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DIY motion update

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Here some updates on the DIY motion platform project. http://forums.avsim.com/user_files/3449.jpgI replaced the 19" CRT with an LCD, which improved the weight balance a lot. Pitch action is now much faster with the same driving power. http://forums.avsim.com/user_files/3450.jpgThe large Freshnell lens makes a real difference. More dept and about 40" view. http://forums.avsim.com/user_files/3451.jpghttp://forums.avsim.com/user_files/3452.jpgThe addition of plastic covering now has me completely isolated from the surrounding, to improve the immersion factor. It does not look very pretty, but it works.The motion interface is still via the yoke, rudder, brakes and signals from force feedback, with some differentiation networks. This feels pretty fake, and needs to be changed to PC software interface. My programming skills need a serious boostI've even started the write-up for this project, but with that vital software interface missing, it will be a while before I dare to upload anything. You don't really need lots of motion. The effects that please me most so far are the vibrations during rotate, landing bumps, and the climb (for that one you need some 20 degrees pitch) You have to keep in mind that your head position wrt the rotation point of the platform is influencing the perceived motion. In my case I go up and down during pitch. Roland

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That's quite a platform you've put together there, Roland!>The addition of plastic covering now has me completely isolated >from the surrounding, to improve the immersion factor. It does >not look very pretty, but it works.Make sure you get enough air in there! Don't want you to pass out. :-lol>You have to keep in mind that your head position wrt the rotation >point of the platform is influencing the perceived motion. In my >case I go up and down during pitch.But you also get some back pressure since the platform tilts, correct? So, when you pull back on the yoke, there's a small G component against your back.Peter http://bfu.avsim.net/sigpics/PeterR.gifBFU Forums ModeratorRenegade/Seawolf Design Group (RSDG)[table border=2 cellpadding=0 cellspacing=1][tr][td][table border=0 cellpadding=8 cellspacing=0][tr][td bgcolor=#540000]http://bfu.avsim.net/sigpics/logo75t.gif[/td][td align="center" bgcolor=#FFFFF6]Bush Flying Unlimited"At home in the wild"Looking for adventure? Come join us! * [link:bfu.avsim.net|Web Site] * [link:www.cafepress.com/bfu,bfu2,bfu3,bfu4|BFU Store] * [link:bfu.avsim.net/join.htm]Join!][/td][/tr][/table][/td][/tr][/table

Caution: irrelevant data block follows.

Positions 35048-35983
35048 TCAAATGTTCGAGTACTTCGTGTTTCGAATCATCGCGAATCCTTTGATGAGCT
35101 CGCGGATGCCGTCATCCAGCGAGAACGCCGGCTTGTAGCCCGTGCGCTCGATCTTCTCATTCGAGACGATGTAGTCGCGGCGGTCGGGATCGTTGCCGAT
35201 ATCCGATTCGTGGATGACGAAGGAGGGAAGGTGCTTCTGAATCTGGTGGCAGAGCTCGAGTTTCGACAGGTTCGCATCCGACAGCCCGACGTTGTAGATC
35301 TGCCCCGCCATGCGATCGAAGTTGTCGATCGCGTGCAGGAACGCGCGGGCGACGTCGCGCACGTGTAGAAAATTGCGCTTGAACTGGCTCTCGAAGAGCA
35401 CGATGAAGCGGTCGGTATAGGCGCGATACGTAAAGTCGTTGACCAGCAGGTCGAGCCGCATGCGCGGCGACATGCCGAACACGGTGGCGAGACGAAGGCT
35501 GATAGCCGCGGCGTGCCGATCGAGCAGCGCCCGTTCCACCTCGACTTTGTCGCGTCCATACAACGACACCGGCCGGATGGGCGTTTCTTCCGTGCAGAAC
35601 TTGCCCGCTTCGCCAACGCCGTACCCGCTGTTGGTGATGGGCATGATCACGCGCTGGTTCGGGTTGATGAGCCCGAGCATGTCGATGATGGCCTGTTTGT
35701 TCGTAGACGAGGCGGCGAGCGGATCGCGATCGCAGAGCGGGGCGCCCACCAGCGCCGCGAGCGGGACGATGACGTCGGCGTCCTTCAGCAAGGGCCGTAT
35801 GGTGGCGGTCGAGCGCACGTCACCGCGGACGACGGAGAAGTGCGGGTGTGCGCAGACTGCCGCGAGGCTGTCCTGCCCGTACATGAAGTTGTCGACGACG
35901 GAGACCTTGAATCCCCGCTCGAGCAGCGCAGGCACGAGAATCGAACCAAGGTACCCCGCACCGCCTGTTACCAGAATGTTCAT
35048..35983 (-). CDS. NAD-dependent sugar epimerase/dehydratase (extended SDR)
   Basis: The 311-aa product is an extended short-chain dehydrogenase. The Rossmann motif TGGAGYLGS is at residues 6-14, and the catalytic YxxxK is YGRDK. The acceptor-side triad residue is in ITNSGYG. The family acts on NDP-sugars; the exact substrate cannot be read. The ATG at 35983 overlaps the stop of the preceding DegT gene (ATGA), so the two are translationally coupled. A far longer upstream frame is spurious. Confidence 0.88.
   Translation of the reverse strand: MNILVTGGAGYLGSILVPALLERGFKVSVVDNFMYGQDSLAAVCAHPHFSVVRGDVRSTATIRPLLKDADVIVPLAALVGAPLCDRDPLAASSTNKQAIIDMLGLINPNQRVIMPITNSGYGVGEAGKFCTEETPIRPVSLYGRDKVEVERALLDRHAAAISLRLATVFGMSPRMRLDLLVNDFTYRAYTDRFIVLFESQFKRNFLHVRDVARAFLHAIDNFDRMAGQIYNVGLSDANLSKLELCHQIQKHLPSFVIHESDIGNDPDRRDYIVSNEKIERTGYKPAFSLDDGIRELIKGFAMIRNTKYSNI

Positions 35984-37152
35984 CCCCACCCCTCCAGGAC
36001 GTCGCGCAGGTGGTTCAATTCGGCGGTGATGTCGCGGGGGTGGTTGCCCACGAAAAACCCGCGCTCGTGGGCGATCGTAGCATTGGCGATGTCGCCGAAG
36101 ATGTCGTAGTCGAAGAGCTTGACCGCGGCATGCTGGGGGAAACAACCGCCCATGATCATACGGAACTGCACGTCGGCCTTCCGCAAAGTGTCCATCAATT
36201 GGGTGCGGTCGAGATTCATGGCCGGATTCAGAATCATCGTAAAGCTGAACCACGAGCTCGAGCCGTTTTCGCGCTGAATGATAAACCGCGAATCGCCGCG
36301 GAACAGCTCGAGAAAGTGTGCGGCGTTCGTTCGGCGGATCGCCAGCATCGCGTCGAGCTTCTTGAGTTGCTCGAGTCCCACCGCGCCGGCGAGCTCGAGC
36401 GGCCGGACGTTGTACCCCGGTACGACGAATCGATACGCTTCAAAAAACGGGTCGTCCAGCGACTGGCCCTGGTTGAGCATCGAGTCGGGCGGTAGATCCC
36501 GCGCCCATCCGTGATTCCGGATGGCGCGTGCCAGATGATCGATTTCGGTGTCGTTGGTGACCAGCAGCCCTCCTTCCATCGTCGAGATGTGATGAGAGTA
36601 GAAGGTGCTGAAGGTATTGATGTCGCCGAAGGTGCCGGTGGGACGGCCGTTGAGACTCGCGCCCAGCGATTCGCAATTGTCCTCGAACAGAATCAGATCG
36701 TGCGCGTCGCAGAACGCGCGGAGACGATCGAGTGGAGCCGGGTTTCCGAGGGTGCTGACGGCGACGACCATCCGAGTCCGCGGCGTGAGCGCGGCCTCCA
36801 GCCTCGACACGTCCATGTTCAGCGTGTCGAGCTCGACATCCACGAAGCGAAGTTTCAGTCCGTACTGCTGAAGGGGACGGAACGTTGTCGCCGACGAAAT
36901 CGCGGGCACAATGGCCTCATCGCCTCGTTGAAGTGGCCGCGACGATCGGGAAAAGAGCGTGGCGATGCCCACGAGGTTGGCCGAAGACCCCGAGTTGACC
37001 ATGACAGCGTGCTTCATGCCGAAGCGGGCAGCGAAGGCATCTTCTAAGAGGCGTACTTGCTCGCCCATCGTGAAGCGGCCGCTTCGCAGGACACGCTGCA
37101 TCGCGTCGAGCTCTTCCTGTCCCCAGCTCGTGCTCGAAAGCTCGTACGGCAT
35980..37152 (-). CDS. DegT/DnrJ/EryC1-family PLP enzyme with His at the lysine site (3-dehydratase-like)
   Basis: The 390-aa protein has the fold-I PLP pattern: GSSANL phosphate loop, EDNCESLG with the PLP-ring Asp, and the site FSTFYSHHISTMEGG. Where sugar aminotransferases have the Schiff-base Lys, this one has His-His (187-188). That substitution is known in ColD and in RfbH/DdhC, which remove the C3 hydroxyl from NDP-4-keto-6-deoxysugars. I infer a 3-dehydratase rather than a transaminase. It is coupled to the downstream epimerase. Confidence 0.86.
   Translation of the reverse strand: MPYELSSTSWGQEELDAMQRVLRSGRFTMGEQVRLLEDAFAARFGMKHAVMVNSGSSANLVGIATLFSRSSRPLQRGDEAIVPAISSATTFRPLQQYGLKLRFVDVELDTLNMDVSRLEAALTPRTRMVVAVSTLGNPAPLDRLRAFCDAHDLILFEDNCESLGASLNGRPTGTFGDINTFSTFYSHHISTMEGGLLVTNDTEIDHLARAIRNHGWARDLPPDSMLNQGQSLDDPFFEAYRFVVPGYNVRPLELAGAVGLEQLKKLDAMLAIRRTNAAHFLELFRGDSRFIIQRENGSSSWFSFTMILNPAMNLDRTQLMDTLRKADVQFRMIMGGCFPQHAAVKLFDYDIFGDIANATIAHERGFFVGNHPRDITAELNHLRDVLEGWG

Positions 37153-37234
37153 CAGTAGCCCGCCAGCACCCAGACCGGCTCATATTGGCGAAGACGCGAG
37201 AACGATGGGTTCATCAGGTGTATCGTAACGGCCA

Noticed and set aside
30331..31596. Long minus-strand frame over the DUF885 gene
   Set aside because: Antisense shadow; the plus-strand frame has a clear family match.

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Hi Peter, Yeah it's like flying in a tent. The back is open though. http://forums.avsim.com/user_files/3600.jpgA static tilt upwards gives a nice backpressure like you are in continuous climb. This feels pretty realistic. However, the inital acceleration when pulling the yoke should be an upwards movement. (I think in a GA plane you would be experiencing positive G's as soon as you pull the yoke, right? In my case I will move downwards first, which is a momentarily negative G force. After considering various platform types (2 DoF), these kind of drawbacks seem to be inevitable. Roland

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Funny you should mention that. I originally was going to post about that and that maybe you should reverse the direction of motion. But, then the backpressure would be all wrong. So I'm not sure which is better, correct short-term or long-term G forces. If this was for an action game, I'd say the short-term G forces give the most convincing effect, but for flying maybe the long-term ones are more important.Peter http://bfu.avsim.net/sigpics/PeterR.gifBFU Forums ModeratorRenegade/Seawolf Design Group (RSDG)

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